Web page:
5 Real Estate What If’s That Make Me Lose Sleep

What if:

1 – The government forces all delinquent/underwater mortgages to be modified? Those of us who do pay our mortgages look like suckers.

2 – Retirees cannot retire.

3 – The 30 Year Fixed Rate Mortgage goes away?

4a – QRM becomes law

The proposal would allow participants to avoid the 5% requirement when they securitize “qualified residential mortgages (QRM),” deemed relatively safe from default by borrowers. To fit this category, a mortgage would require a borrower with a solid credit rating who will make a down payment of at least 20%. Studies have shown that borrowers are less likely to default if they have made large down payments, which represent equity that would be lost in a foreclosure. Many of the bad loans issued a few years ago required little or no down payment.

4b – I know I’m simplifying this, but if a buyer is required to have some skin in the game, why shouldn’t the lender? From the NAR:

NAR also has concerns about the proposed risk retention regulation under the Dodd-Frank Act that requires lenders that securitize mortgage loans to retain 5 percent of the credit risk unless the mortgage is a qualified residential mortgage (QRM). High down payment requirements are being proposed by federal regulatory agencies as part of the QRM exemption. Most Americans still consider having enough money for down payment and closing costs to be the biggest obstacles to buying a home. According to NAR estimates it could take as many as 14 years for the average family to save for their down payment. Higher down payments do not have a meaningful impact on default rates; NAR supports a reasonable and affordable cash investment requirement coupled with quality credit standards, strong documentation and sound underwriting.

4c – Let’s not forget one of the main reasons we got in the mess we were/are in: (I originally noted this in 2007)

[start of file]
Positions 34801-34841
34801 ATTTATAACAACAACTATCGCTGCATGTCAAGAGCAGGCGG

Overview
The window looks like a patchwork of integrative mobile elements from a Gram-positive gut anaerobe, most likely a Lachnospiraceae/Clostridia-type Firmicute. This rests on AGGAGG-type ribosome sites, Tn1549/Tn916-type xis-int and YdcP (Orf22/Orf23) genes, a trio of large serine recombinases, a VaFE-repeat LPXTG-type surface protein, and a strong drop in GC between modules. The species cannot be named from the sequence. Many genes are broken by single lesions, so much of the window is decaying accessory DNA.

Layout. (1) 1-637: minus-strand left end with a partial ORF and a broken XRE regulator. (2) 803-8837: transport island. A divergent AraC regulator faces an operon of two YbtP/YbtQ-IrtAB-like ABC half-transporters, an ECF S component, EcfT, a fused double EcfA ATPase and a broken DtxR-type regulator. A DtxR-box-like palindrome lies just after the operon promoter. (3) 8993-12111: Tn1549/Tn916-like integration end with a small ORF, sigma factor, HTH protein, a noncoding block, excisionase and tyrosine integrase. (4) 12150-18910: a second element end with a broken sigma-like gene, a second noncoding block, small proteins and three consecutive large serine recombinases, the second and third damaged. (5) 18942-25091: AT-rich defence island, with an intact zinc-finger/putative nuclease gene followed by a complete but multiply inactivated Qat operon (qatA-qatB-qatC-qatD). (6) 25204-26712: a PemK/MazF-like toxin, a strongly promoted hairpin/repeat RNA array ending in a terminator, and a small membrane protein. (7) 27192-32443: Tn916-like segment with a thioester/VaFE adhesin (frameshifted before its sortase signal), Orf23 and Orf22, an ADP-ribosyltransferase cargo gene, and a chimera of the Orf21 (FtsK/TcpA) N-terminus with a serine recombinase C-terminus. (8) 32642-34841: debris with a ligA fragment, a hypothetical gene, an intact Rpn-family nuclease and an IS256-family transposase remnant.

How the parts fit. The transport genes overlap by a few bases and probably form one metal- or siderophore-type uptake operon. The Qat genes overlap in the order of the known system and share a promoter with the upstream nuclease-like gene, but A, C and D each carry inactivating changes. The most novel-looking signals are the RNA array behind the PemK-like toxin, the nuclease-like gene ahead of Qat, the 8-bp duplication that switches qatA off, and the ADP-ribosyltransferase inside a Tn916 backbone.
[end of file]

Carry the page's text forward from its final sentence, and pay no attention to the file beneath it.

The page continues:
The key reason the Subprime problem exists as it does today has to do with the wanton disassociation of risk inherent in the machine that churns out Subprime loans. Unlike the S&L crisis of the 1980s, the mortgage lenders of today aren’t taking their own balance sheet risk when underwriting loans. These brokers get paid for quantity REGARDLESS of quality. The balance sheet risk is transferred through three entities in less than 90 days from origination. The originator will originate ANYTHING he can sell to a whole loan buyer to pass the hot potato on. Whole loan buyers are simply the aggregators of loans at the Wall St. firms that aggregate, package, tranche, and sell as quickly as they possibly can to the clueless buyer. This transference of risk is the crux of the Subprime situation. Just think about it…if you were a 20-something making mortgage loans in California using someone else’s balance sheet and being paid per loan (with no lookback to performance of the loan), how many dubious loans would you underwrite?

5 – There is so much fraud in our systems that no one cares and/or no one knows what to do about it.

This revelation, that HUD audits of the biggest servicers over a mere two-month period, showed extensive fraud, is proof that abuses were extensive. It also establishes that the effort by Tom Miller to settle the 50 state attorneys general investigation quickly and and the recent “see no evil” Federal consent orders are a cover up. The fact that HUD found extensive misconduct over a similar time frame as the Foreclosure Task Force, which Assistant Treasury Secretary Michael Barr described as a ““11-agency, 8-week review of servicer practices, with hundreds of investigators crawling all over the banks” proves that the latter to be pure regulatory theater.

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